Erigeron Glaucus, or Seaside Daisy, is a low-growing perennial flower native to the coastal regions of Oregon and California. This lovely flower typically produces pink-lavender-colored ground cover and its centres are a bright yellow shade, giving it a resemblance to other daisies. It is very versatile; it can thrive in both indoor and outdoor environments and in bloom, it can provide a splash of color to any garden. The flower belongs to the family Asteraceae, and is a perennial.
How to Plant
Erigeron Glaucus needs to be planted in a partial shade area to ensure the best performance and for the flowers to last longer. The soil needs to have excellent drainage with good organic matter and a pH of 6-7. The flower does not tolerate any standing water, so planting it in raised beds or mounds is recommended. The plant does not require a lot of water, but needs to be consistently moist during the hottest months, and it tends to wilt if it dries out for long periods of time. Seaside Daisies are usually pest and disease-free and do not require fertilizer, so long as they are planted in nourished, nutrient-rich soil.
Meaning and Symbolism
Erigeron Glaucus flowers are typically the embodiment of joy and celebration, often gifted for special occasions such as birthdays and anniversaries. The flower gets its name from the Greek words ‘erigeros,’ which means ‘early-old,’ and ‘glaukos,’ which means ‘grayish-blue-green;’ alluding the greyish-blue-green color of the flower’s foliage when in bloom, usually during the late summer. As a reminder of its name, the Erigeron Glaucus works best in an environment that is protected from the hot summer sun, either in a lightly shaded or filtered light area.
History, Mythology and Religious Significance
The Erigeron Glaucus, or Seaside Daisy, is said to have originated in the coastal plains of northern California and southern Oregon. Its native environment was mostly characterized by long periods of fog, mild temperatures and frequent and heavy rains. For these reasons it was mainly found in areas close to the ocean and adapted quickly to the wild Mediterranean climate of the coast.
The flower has been known for centuries for its healing and spiritual powers. In Ancient Greece, the Erigeron Glaucus was often used in ceremonies to encourage fertility and as an offering to the gods and goddesses. In the Christian tradition, the flower was used symbolically to represent the gift of Baptism and was used to create chaplets for Christian martyrs.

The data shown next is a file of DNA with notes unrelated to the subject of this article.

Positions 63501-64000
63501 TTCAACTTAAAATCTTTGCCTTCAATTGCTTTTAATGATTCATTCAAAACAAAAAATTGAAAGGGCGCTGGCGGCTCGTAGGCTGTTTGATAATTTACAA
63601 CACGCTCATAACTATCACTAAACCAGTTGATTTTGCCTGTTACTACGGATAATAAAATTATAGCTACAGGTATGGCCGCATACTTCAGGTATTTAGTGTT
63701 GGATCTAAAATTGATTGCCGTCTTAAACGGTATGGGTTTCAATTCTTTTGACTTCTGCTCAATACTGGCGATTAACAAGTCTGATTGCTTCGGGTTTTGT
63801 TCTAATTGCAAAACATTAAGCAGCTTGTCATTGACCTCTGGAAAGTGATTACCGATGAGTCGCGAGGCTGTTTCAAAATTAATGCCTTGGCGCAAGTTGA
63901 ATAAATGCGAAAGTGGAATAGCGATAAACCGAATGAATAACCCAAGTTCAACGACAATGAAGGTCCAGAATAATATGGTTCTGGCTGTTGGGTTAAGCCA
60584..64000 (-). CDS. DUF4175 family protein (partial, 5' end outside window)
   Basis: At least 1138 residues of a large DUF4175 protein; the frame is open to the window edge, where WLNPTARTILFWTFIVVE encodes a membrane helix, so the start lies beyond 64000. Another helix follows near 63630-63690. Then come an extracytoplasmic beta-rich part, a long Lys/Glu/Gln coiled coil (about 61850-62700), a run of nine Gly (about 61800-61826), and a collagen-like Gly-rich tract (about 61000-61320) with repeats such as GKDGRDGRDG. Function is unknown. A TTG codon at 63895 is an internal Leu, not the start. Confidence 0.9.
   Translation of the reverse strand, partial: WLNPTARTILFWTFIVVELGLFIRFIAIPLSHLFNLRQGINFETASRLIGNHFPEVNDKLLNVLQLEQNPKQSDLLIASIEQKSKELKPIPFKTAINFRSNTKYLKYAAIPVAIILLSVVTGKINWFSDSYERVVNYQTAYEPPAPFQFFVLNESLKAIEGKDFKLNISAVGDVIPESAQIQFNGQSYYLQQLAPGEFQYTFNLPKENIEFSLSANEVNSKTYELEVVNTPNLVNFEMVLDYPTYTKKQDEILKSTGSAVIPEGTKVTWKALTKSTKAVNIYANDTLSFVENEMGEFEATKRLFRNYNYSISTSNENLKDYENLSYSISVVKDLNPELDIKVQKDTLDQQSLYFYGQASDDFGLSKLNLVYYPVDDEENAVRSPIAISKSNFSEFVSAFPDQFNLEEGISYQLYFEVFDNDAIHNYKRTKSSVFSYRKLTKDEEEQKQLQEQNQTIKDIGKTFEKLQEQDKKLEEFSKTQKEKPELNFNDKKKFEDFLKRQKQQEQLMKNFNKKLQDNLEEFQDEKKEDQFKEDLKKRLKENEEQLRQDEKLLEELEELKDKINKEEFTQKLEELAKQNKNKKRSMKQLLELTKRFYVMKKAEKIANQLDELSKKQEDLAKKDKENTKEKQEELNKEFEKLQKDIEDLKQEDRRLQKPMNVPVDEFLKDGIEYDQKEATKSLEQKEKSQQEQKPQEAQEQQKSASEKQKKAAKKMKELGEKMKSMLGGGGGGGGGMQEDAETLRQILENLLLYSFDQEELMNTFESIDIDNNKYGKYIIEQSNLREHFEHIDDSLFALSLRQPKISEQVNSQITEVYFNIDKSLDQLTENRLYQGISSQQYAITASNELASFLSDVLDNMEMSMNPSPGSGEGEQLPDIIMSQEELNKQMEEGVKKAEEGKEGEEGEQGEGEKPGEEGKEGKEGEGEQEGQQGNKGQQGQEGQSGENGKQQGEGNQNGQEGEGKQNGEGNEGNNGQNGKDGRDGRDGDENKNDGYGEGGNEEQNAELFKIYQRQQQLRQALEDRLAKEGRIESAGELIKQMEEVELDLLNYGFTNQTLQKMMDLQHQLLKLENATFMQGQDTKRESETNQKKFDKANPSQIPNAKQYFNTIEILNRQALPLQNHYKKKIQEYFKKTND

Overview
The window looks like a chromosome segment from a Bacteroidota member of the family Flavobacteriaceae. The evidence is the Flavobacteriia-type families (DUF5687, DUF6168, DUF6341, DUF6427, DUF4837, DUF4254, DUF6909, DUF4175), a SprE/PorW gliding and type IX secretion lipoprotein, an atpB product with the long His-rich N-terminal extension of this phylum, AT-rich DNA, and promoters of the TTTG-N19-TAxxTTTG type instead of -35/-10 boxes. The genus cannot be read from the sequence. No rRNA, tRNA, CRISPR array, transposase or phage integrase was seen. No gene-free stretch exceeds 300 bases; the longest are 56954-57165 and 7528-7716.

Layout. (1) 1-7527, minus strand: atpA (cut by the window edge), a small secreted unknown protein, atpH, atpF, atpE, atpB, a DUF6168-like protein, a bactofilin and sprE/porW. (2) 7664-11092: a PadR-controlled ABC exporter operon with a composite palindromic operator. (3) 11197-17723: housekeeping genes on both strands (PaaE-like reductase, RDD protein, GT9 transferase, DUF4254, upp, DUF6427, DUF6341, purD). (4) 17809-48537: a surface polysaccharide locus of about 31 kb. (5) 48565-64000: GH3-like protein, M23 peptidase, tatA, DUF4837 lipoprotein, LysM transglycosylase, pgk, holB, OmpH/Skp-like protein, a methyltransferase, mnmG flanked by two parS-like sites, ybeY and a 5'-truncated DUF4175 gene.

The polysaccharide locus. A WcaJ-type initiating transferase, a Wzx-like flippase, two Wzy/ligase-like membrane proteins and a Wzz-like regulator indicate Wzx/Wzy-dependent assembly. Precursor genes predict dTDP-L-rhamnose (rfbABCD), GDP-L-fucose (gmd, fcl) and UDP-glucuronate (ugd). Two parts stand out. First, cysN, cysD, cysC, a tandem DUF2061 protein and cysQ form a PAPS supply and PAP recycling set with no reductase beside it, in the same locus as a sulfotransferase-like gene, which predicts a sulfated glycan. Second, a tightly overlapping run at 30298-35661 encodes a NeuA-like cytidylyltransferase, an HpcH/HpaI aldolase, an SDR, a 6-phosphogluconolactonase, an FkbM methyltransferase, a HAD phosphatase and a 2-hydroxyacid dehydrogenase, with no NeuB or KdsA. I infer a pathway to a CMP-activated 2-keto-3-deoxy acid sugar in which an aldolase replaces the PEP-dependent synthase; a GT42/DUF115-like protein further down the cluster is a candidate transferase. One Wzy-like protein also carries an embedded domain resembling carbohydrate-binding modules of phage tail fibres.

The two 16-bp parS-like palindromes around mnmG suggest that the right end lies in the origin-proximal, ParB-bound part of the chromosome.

Flower Varieties and their Defining Characteristics
Erigeron Glaucus comes in two varieties; the Seaside Daisy or Erigeron Glaucus and the Seaside Daisy or Erigeron Glaucus Formosa. The difference between the two is mainly in terms of flower size and color. The Seaside Daisy has small, white flowers while the Erigeron Glaucus Formosa has larger, pink-lavender flowers.
How to Pot and Repot
Erigeron Glaucus flowers require minimal repotting because their roots do not grow too quickly. The potting mix best suited for a Seaside Daisy is one that is well-draining, loose and with an acidic pH level of 6.5-7.5. Keep in mind that adding compost to the potting soil will provide more nutrients for the flower and help with drainage. Be sure to repot the flower every year or every other year, with fresh potting soil.
How to Prune
The Seaside Daisy should be pruned during the winter, when the plant is dormant. To avoid damaging the flower and leaving it defenseless from pests, it is best to use the ‘dead-heading’ technique, where you can simply pinch off the spent flower heads. This will help promote new flowering and keep the flower looking clean and healthy. Pruning too drastically can backfire, as geraniums grow as much from their base as they do from their tips.
How to Propagate
Erigeron Glaucus or Seaside Daisy is most commonly propagated through stem cuttings. Start by taking the cutting from a healthy stem at the base of the plant during the Spring or Fall season. Then, prepare a potting mix that has good drainage and organic matter. Plant the cuttings 6-8 cm deep, and water the soil gently but consistently. Place the pot in a sunny window and remember to always keep the soil moist. Lastly, regular pruning and dead-heading will ensure your new cutting continues to thrive and grow.
Common Pests and Diseases
The Seaside Daisy is a drought tolerant plant, but it can still be prone to various pests and disease if not taken care of properly. Some of the most common pests affecting this flower are aphids, mealybugs, and slugs. Diseases such as powdery mildew, rust, and bacterial leaf spot can also occur due to over-watering or not providing enough sunlight. To avoid these problems, be sure to water your Erigeron Glaucus often, but not too much, and provide plenty of sun.
Three Frequently Asked Questions
1. What is the difference between Erigeron Glaucus and Daisy?
The Erigeron Glaucus, or Seaside Daisy, is a perennial flower native to the coastal regions of Oregon and California, while Daisy is a broad term for a flower with a yellow disc and ray florets that are traditionally white.
2. When is the best time to plant Erigeron Glaucus?
The best time to plant Erigeron Glaucus is in mid-spring or early summer. The planting should take place in a partial shade area with good organic matter and fabulous drainage.
3. What kind of soil does Seaside Daisy need?
The soil should be well-draining, with good organic matter, and a pH level of 6.5-7.5. The plant does not require much water and does not need to be fertilized, so long as the it is planted in nutrient-rich soil.
Table Fact Sheet
|8 to 12 inches
|7 to 10
|Oregon and California, USA